Healthcare is expected to be a leading driver of the U.S. economy in 2013, continuing its strong performance over the past 12 months. Regardless of the outcome of the November elections, there are several underlying forces propelling this sector forward: the aging of America, healthcare technology advances, a growing emphasis on wellness and preventive care strategies and increased access to medical services under the Affordable Care Act (ACA).
According to monthly reports by the U.S. Bureau of Labor Statistics, healthcare has been adding new jobs throughout the year. In July, for instance, 12,000 new positions were created, although that total was down prior months.
Looking ahead, the U.S. Department of Labor projects that 10 of the 20 occupations expected to grow most quickly from 2010 to 2020 are in the healthcare industry, including personal care aides and medical secretaries.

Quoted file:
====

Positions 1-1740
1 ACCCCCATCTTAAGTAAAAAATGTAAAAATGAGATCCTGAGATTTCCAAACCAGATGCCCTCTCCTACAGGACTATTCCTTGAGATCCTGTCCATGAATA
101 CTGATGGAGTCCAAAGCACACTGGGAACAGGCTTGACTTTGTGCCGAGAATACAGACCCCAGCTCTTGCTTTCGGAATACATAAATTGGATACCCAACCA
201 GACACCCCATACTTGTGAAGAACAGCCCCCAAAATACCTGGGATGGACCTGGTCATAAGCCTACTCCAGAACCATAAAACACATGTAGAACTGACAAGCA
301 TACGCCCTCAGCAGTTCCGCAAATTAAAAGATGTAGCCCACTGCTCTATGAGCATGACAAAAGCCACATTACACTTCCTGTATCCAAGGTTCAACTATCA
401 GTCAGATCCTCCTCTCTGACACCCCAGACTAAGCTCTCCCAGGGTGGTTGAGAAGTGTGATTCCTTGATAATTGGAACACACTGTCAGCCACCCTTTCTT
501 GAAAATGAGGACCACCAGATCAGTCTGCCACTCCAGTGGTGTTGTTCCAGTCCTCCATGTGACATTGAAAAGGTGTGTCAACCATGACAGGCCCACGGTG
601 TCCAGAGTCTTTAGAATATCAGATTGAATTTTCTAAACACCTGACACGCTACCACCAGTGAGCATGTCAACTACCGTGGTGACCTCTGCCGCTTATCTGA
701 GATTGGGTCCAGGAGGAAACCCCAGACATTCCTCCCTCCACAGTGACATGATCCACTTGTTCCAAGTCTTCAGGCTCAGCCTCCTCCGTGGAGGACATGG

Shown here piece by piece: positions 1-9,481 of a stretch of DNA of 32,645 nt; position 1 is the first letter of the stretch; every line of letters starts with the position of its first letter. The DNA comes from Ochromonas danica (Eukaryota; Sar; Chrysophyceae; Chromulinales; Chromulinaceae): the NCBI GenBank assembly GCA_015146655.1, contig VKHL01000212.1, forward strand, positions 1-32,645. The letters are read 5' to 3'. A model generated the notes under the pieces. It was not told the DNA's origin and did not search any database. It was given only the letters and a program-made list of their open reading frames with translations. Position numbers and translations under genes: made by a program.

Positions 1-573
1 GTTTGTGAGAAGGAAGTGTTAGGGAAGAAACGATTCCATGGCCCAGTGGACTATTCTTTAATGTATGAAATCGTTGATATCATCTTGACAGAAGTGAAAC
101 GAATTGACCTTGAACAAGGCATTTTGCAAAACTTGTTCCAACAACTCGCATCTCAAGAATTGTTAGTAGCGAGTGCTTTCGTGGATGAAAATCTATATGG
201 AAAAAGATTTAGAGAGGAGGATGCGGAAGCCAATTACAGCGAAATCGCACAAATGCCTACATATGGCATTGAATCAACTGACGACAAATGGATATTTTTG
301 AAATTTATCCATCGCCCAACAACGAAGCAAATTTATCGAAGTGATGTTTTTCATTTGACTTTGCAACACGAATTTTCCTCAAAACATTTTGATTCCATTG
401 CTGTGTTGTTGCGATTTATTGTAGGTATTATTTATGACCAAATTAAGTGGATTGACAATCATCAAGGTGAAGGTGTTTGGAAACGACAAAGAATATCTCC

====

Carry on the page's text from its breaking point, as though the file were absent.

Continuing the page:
Currently, positions in high demand include nurses, nurse practitioners, primary care physicians, family practice physicians, physician assistants, billing and coding specialists and information technology (IT) professionals. Many of these healthcare jobs require less than four years of college, although formal training and certification is usually needed. Most healthcare IT positions require at least a two-year technical degree, and jobs like dental hygienist or radiological technologist usually require an associate’s degree of completion of a certification program.
If you are considering a healthcare career, one of the fastest growing sectors today is primary care. Under the changing healthcare landscape, primary care physicians and clinics will play an increasingly greater role in providing diagnostic, treatment and follow-up services, along with patient education, support and prevention services.
Another growth sector is elder care, which is driven by the aging of the Boomer generation. Demand is rising for home health nurses and aides, as well as physical and occupational therapists. Changes in reimbursement structures are also likely to lead to more care delivered in the home rather than a more expensive office or inpatient setting. In any case, choosing a healthcare career makes a great deal of sense in today’s economy.